New ‘smart’ prison is no soft touch, says Justice Secretary

Justice Secretary Dominic Raab has defended a new “smart” prison designed to drive down crime after being asked if it is a “soft-touch” jail. On a visit to HMP Five Wells in Wellingborough, Northamptonshire, Mr Raab said inmates at the category C prison needed to be given “a sense of what life on the outside looks like” because “we are not going to lock everyone up for life”. The 1,700-capacity prison does not have bars on its windows, and will provide prisoners with access to a gym, snooker table, table tennis table and a tablet to gain new qualifications.

Its staff have also said they will describe cells as “rooms” and prisoners as “residents” in order to assist in their rehabilitation. Speaking to reporters at the jail on Thursday, Mr Raab said: “I’m interested in punishment, because that’s what the public expect, but I’m not really interested in stigmatising in a way that’s counter-productive to my aim of driving down re-offending. What you’ve heard about, which I like, is the idea of giving offenders something to lose.

Prison director John McLaughlin with Deputy Prime Minister and Justice Secretary Dominic Raab at category C prison HMP Five Wells in Wellingborough

“If you come to a place like this with the gym, the workshops, the ability to do the skills education, you get a glimmer of the future as to how your life could be.

Then it’s up to the offender to take that second chance and if they don’t, they lose those entitlements, they lose those perks.” The Ministry of Justice said the jail will also host 24 workshops and prisoners will be able to get on-the-job training in areas such as coding, car maintenance, fork-lift-truck maintenance, plumbing and engineering. The new jail, on the site of the old HMP Wellingborough, is the first of six new prisons to be completed, with another in Glen Parva, Leicestershire, currently under construction.

Asked if HMP Five Wells was a “soft-touch” prison, Mr Raab said: “Take the windows, you’re right. You go and look through the window of that cell and you don’t see bars and actually, you get some sunlight in. There is definitely something about the hope and the motivation that gives to the state of mind of the offender.

“At the same time, because they’re not bars and because they’re very high-secure windows, we’ve got far less contraband coming in, the risk of stuff coming in via drones is much lower. The question is, what is the best way to drive down the offending – and it’s a combination of making that cell secure, which those new windows do, and also trying to get an offender, particularly one that might have had a persistent, longstanding set of problems and track record of offending, to think of things a different way.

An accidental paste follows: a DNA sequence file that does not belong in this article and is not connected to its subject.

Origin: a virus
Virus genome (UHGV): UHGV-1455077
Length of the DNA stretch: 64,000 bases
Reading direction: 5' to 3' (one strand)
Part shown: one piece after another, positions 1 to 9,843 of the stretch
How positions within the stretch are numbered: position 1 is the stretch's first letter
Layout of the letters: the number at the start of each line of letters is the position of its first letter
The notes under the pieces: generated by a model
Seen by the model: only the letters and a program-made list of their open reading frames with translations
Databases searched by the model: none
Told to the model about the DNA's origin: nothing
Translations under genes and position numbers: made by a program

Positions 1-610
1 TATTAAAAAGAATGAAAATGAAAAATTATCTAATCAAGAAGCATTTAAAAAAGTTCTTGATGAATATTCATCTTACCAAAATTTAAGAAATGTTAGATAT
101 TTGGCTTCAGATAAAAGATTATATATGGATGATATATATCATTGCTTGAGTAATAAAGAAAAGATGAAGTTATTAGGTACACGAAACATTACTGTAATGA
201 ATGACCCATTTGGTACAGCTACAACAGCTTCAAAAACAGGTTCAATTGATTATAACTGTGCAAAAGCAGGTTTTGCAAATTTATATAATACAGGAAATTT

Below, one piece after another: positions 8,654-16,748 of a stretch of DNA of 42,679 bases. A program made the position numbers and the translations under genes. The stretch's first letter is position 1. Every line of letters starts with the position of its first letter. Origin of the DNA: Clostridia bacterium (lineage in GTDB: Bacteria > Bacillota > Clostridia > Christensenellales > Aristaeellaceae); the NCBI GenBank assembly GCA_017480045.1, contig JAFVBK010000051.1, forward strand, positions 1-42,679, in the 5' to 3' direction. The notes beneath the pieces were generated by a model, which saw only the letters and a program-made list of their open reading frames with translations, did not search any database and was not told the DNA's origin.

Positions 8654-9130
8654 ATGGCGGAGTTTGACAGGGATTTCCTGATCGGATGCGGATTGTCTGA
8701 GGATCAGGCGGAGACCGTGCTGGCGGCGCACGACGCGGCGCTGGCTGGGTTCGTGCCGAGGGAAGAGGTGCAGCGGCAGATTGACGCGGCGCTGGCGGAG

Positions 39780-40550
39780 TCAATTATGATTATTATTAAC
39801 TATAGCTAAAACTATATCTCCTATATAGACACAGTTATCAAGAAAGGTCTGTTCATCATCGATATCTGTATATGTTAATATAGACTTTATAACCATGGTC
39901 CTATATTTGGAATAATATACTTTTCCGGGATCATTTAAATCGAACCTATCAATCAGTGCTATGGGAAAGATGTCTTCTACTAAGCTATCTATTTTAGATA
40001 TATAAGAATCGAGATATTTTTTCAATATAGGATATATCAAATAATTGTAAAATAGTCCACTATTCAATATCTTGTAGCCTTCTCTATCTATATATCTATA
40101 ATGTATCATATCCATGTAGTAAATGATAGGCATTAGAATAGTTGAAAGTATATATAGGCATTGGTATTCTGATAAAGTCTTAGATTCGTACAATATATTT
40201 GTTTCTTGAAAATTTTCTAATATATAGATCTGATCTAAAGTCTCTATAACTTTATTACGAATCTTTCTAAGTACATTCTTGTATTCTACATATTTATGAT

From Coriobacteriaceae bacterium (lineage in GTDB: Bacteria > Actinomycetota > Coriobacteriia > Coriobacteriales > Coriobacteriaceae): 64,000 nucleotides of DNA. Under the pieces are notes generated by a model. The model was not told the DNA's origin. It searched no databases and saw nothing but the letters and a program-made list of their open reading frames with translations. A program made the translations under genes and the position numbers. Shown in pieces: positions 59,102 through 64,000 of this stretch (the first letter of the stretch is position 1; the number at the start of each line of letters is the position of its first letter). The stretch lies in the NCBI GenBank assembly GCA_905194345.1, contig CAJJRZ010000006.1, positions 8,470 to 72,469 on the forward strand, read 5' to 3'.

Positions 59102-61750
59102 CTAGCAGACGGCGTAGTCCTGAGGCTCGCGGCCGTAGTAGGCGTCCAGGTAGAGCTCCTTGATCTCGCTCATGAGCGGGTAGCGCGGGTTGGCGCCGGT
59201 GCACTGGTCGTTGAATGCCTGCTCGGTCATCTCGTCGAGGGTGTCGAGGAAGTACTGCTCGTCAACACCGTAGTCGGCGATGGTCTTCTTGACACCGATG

New 'smart' prison is no soft touch, says Justice SecretaryAn offender vacuums the gym at category C prison HMP Five Wells in Wellingborough

“But there’s no doubt about it, prisons need to be secure, they need to punish, but they also need to try to give, because most offenders are going to be released, a sense of what life on the outside looks like.” The MOJ said HMP Five Wells is the first prison to be built with “education, training and jobs at its heart”, and Mr Raab said he would be answerable for the effectiveness of the “smart” prison.

He said: “The sentencing is going up, but the question you’ve got to ask yourself if you’re a victim or a member of the community, is what happens when they are released, because we are not going to lock everyone up for life. “What are the factors, the motivation and the drivers of getting offenders to go straight? The contact with their family, which is the heart and soul of it, the technical skills… the ability to go online and get a new qualification and improve their literacy and numeracy.”

He continued: “I’ll be answerable for this, and we’ve got (key performance indicators) which will judge this, but judge it on the effect it has on driving down re-offending and crime. As I said, my starting point is not theological, it is how do I protect the public, what are the factors that will drive down re-offending? Once they’re on that track, surely we want to motivate it to protect our society?”

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